As Southwest gets its hands on slots into NYC we take a look back at the week that was:

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By TESTCustomwebLP TESTCustomwebLP December 6, 2013 12:56

As Southwest gets its hands on slots into NYC we take a look back at the week that was:

After we reported that the A340 economics were sound a year or so ago we received a mass of emails and calls that spurred us into action to put our money where our mouth is and launched a joint venture event with Airbus, Rolls Royce and CFMi about the future of the A340: how the aircraft can make good money and about what needs to be done to assist the aircraft type to remain part of the market. Our aim was to assist the remarketers, brokers and stake holders by starting a process of solving the problems that are holding the A340 back in the market right now. This process is now ongoing and the manufacturers are working to assist. Now the action, from us at least, shifts back to where we started in all this – convincing airlines that the economics of the A340 right now in this market are sound and getting your hands on an A340 type could well be a good move and you will see this editorial in full in the issue of Airline Economics coming out at the end of next week.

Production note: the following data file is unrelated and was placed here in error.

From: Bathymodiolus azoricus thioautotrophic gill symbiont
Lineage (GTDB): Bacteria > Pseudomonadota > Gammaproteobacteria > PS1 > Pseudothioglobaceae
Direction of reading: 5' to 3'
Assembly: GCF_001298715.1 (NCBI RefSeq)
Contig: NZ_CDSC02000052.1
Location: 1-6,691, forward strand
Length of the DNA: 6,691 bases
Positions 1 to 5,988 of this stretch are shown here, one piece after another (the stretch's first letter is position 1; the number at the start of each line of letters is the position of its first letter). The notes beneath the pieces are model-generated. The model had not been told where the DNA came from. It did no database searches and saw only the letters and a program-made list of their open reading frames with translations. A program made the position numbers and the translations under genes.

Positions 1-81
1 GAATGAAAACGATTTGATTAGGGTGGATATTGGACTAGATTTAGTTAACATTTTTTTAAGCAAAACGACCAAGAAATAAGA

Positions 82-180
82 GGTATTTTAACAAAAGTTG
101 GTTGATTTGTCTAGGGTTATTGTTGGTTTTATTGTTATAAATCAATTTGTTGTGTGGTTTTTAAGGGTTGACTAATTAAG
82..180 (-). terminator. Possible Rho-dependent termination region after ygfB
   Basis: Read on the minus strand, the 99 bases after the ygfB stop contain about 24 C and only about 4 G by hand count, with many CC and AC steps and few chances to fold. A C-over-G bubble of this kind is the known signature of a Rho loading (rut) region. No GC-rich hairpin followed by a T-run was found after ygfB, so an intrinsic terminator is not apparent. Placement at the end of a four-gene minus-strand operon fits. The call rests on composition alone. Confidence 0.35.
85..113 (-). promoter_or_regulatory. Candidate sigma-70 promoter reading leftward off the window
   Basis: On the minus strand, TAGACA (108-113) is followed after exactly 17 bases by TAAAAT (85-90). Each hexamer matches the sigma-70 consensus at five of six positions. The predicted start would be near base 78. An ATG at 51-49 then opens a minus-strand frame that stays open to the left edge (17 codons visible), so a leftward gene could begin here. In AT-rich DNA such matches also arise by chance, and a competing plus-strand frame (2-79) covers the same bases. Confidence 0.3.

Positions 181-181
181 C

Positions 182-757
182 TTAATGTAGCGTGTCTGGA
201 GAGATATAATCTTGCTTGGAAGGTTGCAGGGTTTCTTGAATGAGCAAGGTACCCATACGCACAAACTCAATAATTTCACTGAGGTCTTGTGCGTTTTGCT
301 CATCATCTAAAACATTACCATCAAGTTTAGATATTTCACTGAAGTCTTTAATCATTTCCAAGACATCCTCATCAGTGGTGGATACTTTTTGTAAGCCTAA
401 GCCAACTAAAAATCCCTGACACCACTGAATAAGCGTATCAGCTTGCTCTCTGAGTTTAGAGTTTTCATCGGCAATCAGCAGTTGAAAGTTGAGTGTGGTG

Let us face facts (again for those at the A340 day this week), both Boeing and Airbus have worked to solidify the belief that four engines are worse than two. As Boeing has marketed the 777 as a 747 replacement and Airbus has done the same with the A330, they have both been loud and clear that four engine aircraft are dead. In this Airline Economics was the first to state publicly in early 2012 that the crushed remarketing values and lease rates of the A340 types make it a very impressive economic option for any airline that wants to run an aircraft for a few years in the here and now. My view remains unchanged from January 2012 – The A340 is more comfortable, more reliable, quieter and less costly than all of its competitors in the here and now. Now of course if we take the values right back up to purchase price then the economics are completely lost, but we are looking at both now and out to ten years hence and I am convinced that the A340 is a very good option that is being overlooked.